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Holiday Haul Goes to High-End Retailers

The situation is apparent to those benefiting from it.

"The rich are getting richer," said Warren Bernard, 49, a Bethesda real estate investor, who said he sees growing local demand for the houses he builds, which have prices starting at $1.25 million. Bernard said he and his partners tear down small, older houses and sell their bigger, fancier homes to the local entrepreneurs, corporate executives, professionals and others whose household incomes are bubbling higher.


Jack Yeaton of New York shows some of the gifts he has purchased for the holidays. This season, the divide between rich and poor has widened. (Richard Drew -- AP)

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But at the same time, Bernard said he feels it's a "tragedy" that his North Chevy Chase neighborhood has become unaffordable to teachers, electricians, government workers and other middle-income workers who are not enjoying rapid wage gains.

Outside the tony Mazza Gallerie shopping center in Northwest Washington, an Alexandria woman who declined to give her name carried multiple Neiman Marcus bags. She insisted she is cutting back on spending and giving more to charity. "We have so much stuff," she explained.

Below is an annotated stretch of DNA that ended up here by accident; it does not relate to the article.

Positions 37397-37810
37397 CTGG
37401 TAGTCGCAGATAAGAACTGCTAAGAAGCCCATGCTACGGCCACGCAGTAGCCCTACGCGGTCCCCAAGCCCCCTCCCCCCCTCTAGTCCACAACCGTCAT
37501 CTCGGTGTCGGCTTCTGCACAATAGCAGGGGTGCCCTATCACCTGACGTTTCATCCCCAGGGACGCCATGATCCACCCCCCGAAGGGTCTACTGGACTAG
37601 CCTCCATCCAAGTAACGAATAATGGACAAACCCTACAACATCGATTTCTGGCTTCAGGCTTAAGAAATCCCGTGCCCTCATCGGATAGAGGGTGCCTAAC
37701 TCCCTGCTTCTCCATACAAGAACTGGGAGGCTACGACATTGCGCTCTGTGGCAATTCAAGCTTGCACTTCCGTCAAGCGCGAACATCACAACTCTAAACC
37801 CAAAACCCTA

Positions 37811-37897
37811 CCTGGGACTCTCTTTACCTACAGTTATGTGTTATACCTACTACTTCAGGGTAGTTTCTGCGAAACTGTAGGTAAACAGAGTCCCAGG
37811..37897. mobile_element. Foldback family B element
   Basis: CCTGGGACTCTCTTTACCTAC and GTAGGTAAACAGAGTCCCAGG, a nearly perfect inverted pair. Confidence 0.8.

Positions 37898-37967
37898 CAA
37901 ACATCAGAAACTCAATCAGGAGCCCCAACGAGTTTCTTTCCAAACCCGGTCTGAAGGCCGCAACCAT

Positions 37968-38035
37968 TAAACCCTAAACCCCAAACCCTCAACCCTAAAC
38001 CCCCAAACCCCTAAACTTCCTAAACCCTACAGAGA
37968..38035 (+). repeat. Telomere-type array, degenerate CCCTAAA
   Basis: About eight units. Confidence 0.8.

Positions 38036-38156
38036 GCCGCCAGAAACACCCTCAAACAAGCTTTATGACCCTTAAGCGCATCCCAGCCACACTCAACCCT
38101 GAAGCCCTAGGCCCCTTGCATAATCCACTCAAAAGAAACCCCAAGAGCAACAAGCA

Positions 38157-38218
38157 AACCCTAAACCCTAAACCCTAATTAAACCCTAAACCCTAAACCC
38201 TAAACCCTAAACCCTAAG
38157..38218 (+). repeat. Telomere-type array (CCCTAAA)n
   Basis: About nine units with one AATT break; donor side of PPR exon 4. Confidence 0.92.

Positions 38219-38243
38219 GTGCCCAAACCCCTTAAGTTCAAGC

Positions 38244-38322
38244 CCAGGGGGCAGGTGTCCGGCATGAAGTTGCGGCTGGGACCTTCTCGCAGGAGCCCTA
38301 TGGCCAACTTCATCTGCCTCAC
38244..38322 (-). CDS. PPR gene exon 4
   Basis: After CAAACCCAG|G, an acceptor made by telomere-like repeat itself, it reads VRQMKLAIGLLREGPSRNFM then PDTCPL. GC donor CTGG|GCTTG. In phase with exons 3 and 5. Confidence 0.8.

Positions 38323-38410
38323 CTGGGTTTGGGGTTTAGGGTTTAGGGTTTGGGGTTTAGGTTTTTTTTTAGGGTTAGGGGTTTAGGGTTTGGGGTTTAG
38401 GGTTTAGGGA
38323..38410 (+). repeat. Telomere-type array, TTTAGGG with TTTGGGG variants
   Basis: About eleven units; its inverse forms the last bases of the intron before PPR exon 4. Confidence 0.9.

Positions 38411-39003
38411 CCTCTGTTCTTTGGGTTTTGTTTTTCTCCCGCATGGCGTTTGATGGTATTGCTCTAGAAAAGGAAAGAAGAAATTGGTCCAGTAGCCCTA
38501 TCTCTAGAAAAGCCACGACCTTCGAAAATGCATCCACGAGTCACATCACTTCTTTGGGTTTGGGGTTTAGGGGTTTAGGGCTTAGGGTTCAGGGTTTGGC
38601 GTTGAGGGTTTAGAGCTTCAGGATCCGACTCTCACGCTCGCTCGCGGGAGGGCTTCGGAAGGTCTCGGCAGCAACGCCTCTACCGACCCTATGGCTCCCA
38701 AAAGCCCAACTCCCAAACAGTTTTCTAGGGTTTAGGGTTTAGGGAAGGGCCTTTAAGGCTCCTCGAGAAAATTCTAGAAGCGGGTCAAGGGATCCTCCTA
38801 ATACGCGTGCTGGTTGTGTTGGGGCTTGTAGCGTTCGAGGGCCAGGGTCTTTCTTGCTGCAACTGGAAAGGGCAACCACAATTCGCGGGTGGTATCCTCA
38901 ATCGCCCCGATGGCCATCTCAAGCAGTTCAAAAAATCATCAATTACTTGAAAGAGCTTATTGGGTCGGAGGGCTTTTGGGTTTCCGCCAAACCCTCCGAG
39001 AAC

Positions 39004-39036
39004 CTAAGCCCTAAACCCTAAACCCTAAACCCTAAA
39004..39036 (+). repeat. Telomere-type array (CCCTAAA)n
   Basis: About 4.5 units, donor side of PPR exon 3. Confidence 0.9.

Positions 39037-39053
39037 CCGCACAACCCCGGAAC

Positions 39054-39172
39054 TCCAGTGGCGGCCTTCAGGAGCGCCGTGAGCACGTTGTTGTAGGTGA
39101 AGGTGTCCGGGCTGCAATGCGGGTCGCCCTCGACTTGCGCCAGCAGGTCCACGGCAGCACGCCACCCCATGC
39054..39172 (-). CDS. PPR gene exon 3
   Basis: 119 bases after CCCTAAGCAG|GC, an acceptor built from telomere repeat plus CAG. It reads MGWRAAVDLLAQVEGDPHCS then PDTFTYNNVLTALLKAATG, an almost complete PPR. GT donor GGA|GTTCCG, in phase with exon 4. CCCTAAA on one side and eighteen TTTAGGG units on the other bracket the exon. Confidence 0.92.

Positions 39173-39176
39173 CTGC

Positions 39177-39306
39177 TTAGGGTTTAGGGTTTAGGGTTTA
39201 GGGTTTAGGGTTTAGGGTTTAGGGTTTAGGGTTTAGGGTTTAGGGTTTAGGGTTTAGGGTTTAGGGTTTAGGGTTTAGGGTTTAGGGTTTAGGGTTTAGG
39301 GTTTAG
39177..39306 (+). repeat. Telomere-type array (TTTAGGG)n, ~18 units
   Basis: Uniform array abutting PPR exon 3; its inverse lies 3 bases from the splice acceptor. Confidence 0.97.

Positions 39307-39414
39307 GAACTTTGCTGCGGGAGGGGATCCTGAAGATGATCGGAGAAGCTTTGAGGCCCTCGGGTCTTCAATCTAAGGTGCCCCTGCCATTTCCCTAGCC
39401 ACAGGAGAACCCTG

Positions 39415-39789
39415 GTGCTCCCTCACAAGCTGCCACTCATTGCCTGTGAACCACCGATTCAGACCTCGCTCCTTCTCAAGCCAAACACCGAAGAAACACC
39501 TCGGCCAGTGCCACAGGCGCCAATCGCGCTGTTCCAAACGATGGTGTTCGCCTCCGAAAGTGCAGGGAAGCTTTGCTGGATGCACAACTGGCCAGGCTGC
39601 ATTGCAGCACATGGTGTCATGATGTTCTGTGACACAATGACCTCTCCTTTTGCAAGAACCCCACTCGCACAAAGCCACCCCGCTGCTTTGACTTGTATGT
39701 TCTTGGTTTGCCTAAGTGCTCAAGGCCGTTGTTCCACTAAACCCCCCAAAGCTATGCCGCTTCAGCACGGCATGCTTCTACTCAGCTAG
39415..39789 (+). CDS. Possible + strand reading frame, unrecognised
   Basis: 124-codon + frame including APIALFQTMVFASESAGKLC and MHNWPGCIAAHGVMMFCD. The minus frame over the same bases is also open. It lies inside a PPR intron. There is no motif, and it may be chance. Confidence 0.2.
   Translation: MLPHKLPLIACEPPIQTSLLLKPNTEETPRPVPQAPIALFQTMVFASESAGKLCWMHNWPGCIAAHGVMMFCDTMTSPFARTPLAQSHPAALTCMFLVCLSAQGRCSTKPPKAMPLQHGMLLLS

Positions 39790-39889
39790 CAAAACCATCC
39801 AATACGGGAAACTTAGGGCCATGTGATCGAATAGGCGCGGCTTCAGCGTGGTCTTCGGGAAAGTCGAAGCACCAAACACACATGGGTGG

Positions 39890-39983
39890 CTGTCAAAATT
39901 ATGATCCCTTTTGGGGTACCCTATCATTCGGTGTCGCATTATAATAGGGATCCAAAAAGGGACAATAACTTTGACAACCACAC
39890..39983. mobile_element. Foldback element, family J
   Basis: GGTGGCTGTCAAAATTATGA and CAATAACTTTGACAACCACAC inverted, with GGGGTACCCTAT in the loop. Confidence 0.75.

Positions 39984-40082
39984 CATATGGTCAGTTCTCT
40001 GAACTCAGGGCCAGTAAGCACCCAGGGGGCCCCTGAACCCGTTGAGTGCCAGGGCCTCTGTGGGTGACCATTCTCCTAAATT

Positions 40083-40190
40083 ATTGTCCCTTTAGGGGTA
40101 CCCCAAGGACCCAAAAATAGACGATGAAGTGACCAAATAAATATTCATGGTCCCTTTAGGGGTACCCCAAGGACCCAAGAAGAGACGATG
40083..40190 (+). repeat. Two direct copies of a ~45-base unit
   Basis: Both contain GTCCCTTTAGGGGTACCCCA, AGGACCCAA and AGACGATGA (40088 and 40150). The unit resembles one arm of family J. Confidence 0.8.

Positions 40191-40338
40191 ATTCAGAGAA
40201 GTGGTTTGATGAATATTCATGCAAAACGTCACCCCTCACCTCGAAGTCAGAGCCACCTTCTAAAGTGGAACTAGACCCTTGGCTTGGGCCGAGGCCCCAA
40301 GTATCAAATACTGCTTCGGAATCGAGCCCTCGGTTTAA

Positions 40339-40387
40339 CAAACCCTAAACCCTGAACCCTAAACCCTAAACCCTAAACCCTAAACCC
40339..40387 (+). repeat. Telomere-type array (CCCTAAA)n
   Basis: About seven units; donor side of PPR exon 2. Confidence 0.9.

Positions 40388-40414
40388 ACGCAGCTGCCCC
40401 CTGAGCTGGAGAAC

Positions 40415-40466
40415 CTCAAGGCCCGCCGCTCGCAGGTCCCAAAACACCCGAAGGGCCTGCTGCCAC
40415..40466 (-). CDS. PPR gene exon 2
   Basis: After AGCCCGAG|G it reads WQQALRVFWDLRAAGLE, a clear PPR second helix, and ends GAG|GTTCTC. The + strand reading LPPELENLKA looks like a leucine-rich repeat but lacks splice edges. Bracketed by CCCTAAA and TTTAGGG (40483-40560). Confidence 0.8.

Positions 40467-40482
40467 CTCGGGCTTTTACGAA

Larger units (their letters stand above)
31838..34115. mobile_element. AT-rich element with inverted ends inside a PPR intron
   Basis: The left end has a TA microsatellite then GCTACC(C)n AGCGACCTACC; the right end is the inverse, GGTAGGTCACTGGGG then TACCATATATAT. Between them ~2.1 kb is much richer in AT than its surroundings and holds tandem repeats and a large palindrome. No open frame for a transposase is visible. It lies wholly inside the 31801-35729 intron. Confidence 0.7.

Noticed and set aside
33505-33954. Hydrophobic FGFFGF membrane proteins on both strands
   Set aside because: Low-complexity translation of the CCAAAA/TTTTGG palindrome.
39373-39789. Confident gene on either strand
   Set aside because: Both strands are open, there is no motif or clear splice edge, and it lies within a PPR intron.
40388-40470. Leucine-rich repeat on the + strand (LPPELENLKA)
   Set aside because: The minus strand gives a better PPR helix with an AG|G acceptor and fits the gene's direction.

One man carrying bags from Neiman Marcus and Saks Fifth Avenue Men's Store said he is a chief financial officer at a European manufacturing company, and that his rising salary has paid for a new house, new furniture, new wardrobe and new entertainment system this year. But he declined to be publicly identified as doing so well, saying with a laugh that he could not give his full name "on advice of my lawyer."

The results of high-end wage gains are apparent throughout the Washington area, where ritzy retailers are thriving on one of the most buoyant regional economies in the country.

Sales "are robust" this year at EuroMotorcars in Bethesda, which sells Mercedes-Benz, Bentley and Rolls-Royce vehicles, said Gil Hofheimer, who manages the Bentley and Rolls division.

One popular seller this season is the new Bentley Continental GT, which goes for around $165,000, he said. Bentley sales alone are up more than 700 percent, he said; the company will sell more than 100 of the vehicles this year, compared with 12 last year.

Sales are up 27 percent so far this year at the Tiny Jewel Box, a family-owned jewelry store that specializes in vintage items, said chief executive Jim Rosenheim. That compares with a 16 percent increase in sales last year.

Annapolis Yacht Sales President Garth Hichens said sales are "well up over last year." The company sells about 140 sailboats a year, ranging in price from about $30,000 for the small and used to around $500,000 for the big and new.


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